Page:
Originating from Australia, the didgeridoo is considered to be one of the oldest musical instruments in the world. It is believed that they were first created and used by the indigenous Aboriginal people. The Aboriginal name for the didgeridoo is yidaki, and they use it for ceremony, signalling and dreamtime story telling.
The digeridoo is one of the simplest musical instruments to make. It produces sound when you use your lips to create a vibration against a back pressure of air inside the hollowed-out piece of wood.
In its native land the didgeridoo is made from Eucalyptus trees. The tree is hollowed out by tiny termites who build their homes (aka mounds) close to Eucalyptus trees so they can eat out the soft centre of the tree, one of their primary food sources. The Aborigines look for these trees next to termite mounds. They then simply knock on the tree listening for a hollow sound. If it is hollow, it is cut, and in most cases is ready to play.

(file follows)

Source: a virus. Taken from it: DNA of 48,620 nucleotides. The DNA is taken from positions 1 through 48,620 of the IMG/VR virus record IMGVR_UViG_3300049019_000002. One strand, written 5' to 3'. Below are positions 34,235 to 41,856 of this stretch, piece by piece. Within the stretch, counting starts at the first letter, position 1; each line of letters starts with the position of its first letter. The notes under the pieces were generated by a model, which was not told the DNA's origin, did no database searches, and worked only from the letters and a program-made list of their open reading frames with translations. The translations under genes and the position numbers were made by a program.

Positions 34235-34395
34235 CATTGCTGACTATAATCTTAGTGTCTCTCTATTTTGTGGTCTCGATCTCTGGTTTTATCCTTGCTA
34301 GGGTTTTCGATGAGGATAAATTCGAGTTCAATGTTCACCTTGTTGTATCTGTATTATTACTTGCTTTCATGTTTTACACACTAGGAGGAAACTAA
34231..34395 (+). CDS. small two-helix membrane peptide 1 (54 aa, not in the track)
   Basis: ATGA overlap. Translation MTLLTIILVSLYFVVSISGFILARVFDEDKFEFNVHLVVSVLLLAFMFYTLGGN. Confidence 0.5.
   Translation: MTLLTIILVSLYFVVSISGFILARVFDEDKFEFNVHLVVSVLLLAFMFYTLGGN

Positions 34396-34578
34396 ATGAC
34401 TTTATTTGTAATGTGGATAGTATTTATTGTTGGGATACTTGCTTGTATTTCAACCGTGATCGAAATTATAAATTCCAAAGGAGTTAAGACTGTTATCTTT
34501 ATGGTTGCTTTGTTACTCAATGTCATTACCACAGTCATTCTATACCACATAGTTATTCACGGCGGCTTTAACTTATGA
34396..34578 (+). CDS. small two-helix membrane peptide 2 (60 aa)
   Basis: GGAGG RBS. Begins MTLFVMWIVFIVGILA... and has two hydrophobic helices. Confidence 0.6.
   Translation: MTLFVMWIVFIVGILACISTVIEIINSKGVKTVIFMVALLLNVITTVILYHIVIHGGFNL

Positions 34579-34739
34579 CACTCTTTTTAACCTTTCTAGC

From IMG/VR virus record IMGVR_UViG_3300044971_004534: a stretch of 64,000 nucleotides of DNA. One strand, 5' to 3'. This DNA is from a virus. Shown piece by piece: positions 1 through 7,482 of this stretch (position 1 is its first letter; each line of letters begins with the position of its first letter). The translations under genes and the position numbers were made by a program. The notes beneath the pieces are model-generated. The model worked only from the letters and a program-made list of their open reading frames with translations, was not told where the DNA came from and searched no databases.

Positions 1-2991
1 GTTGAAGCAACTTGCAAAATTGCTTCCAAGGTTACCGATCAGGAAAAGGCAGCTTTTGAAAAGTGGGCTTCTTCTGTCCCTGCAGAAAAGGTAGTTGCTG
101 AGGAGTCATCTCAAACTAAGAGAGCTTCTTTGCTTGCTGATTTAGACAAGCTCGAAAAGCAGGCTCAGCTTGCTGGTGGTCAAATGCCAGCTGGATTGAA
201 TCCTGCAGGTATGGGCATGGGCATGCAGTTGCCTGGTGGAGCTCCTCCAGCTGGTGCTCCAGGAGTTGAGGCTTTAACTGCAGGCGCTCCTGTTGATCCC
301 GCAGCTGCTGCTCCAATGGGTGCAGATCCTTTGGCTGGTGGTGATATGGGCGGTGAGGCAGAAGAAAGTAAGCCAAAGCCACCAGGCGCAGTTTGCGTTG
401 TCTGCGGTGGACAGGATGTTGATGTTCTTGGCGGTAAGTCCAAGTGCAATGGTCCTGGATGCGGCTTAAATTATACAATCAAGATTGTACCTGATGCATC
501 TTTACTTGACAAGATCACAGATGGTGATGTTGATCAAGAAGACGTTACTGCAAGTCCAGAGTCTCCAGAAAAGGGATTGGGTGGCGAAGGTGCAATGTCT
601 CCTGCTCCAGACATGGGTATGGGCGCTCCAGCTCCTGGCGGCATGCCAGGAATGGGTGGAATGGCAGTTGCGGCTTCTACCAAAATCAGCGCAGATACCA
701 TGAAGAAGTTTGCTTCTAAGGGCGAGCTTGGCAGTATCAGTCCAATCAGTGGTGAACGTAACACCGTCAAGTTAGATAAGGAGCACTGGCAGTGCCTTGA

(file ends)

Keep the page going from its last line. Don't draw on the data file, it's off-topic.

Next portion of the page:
In the western world it is not so easy. We have no termites and to introduce them for the purposes of making a didgeridoo would be detrimental to the wood and timber industry.
So…. to make your didgeridoo you will have to use specialist equipment, tools and techniques to split the wood, bore out the center and re-fix back together. I can show you how!
8.30 am – Meet, tea and coffee
9.00 am – Start
17.30 pm – Finish
Lunch break can be taken at any time
Skill level: Beginner
No of Students: 1 – 2
Instructor: Chris Hore
Workshops can often be scheduled at quite short notice, depending on interest. If you are interested in booking this workshop, or any other, please contact Chris by email or telephone at:
Telephone: 07912 447 461